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  • Writer's pictureSasha Struthers

The One Person Property Manager



One Person Business videos have been increasingly popular on YouTube. It sounds great to have help, but some people are not at the stage in their income property business that they have help or can afford it. However, anyone can self manage a pretty modest portfolio.


On my own I managed around 140 units- commercial and residential, while I was also working full time at a law firm. That is not ideal or sustainable, but it goes to show it is possible. Everyone is different, so definitely be realistic with yourself.


My rule of thumb- one person can manage about 150-200 rent controlled units at a time. In this case, you are your management company. If you are starting out with a duplex, triplex, or a small apartment building you can manage it yourself part time.


Don't underestimate real estate. Yes, it's passive in name but not always in application. If you want it to perform well it does take active work, especially now with the ongoing rental law changes nationwide.


If you are a one-person property manager her are 3 tips that will help you get a grasp on your portfolio.


Get Property Management Software


This is by far the most overlooked component. I have clients that still manage large apartment buildings with ledgers on yellow legal pads. Does it work? I mean, possibly. Does it make sense? Um- no. While we all fear an iRobot-esque outcome with AI, in the meantime, technology has advanced to the point software interfaces are actually pretty easy to understand. There are several options out there such as Appfolio and Yardi.


I have personally used Appfolio and I think it is great. They have a lot of features such as customizable reports, rent screening, website hosting, rent payment processing, accounting, reconciliation, bill payment (including printing checks directly from the software), email, text messages, tenant renter insurance integration, maintenance tracking and so on. If you don't have PM software it is definitely worth looking into. There are other companies like Yardi and PropertyWare, but a quick google search will reveal the different software options. Many also have free demos.


Software is of great help in accounting. Year end you pop out a profit and loss statement for your CPA with little hassle. I also have used it to send alerts to tenants such as requests for update insurance policy info and notices about upcoming work. It is also very helpful for tracking maintenance requests, from the initial request, assigning it to a vendor, uploading photos of before and after, receipts, and tenant bill back if the repairs are the responsibility of the tenant.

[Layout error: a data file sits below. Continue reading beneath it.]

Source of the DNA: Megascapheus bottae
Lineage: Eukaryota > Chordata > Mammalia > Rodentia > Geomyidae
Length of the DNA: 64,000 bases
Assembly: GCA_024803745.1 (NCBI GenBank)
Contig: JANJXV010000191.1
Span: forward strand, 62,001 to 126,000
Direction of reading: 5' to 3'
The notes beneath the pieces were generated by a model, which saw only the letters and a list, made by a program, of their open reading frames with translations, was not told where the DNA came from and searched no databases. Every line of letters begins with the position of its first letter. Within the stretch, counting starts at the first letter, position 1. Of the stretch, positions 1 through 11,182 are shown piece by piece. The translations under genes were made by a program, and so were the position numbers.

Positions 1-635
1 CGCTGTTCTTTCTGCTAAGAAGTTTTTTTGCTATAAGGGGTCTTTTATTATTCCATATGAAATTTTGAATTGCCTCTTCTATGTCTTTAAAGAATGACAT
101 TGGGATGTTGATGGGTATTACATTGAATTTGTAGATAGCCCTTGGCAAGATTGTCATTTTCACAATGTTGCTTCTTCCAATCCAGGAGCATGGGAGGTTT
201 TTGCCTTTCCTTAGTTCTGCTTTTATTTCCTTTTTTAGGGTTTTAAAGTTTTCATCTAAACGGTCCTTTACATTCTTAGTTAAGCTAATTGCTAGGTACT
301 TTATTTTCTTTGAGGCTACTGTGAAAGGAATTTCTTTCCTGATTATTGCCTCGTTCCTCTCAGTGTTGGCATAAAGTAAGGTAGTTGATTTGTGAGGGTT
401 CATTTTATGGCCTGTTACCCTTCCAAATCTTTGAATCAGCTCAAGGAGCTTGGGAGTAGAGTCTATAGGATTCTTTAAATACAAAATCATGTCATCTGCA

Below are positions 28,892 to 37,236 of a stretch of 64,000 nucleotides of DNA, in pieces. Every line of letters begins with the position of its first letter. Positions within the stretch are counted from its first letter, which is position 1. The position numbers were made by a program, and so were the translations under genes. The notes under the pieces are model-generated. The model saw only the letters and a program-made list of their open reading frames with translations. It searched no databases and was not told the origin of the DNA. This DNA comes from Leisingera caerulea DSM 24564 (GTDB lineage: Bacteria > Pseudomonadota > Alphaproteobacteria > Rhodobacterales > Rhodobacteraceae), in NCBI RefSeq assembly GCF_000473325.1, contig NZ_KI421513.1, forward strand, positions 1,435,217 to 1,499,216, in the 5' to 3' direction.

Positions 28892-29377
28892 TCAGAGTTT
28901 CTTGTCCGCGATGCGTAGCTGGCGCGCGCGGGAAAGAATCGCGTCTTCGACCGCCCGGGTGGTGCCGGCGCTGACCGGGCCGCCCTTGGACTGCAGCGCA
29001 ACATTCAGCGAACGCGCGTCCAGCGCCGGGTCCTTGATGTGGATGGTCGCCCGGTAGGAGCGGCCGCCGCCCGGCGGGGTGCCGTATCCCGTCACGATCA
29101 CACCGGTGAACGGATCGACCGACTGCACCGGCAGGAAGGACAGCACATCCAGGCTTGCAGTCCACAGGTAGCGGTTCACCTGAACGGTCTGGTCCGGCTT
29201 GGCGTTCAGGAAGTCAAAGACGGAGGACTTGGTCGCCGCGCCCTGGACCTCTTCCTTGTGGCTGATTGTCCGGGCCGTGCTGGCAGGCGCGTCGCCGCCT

Most software comes with training modules and tech support to help you implement their features.


Join a Local Association


If you are in California then you are aware of the near weekly change in laws around providing rental housing. You can get informed a few different ways- Google Alerts that pool together daily news articles for key words, ie. Los Angeles City Council, Los Angeles Housing Laws, etc, reading the news, and keeping tabs on your representatives/ law makers.


Joining a real estate related association also helps. There are several of them that usually cover a certain area of the state, or even are national. Local associations tend to give members updates on laws, potential laws, forms, meet ups, and vendor lists. Vendor lists especially help smaller or new landlords who do not know any vendors locally.


Get a Good Lease


This one is of particular importance. A landlord needs a good lease and a good system to enforce the lease. I will save my speech for lease enforcement to another newsletter, but definitely have a good lease and get it reviewed by a lawyer. I hear landlords tell me a tenant is violating the lease and then I read the lease and it does not talk about the conduct. Make the effort to get a good lease template in place so future updates to it will not be too much work.


Struthers Legal has a lease template available for purchase here.


Real estate is not really "passive" anymore. Take the time to get yourself set up with tools that will help you manage. The work upfront will make it easier to maintain down the road.


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The information in this post is for general information purposes only. Nothing on this post should be taken as legal advice for any individual case or situation. This information is not intended to create, and receipt or viewing does not constitute, an attorney-client relationship.

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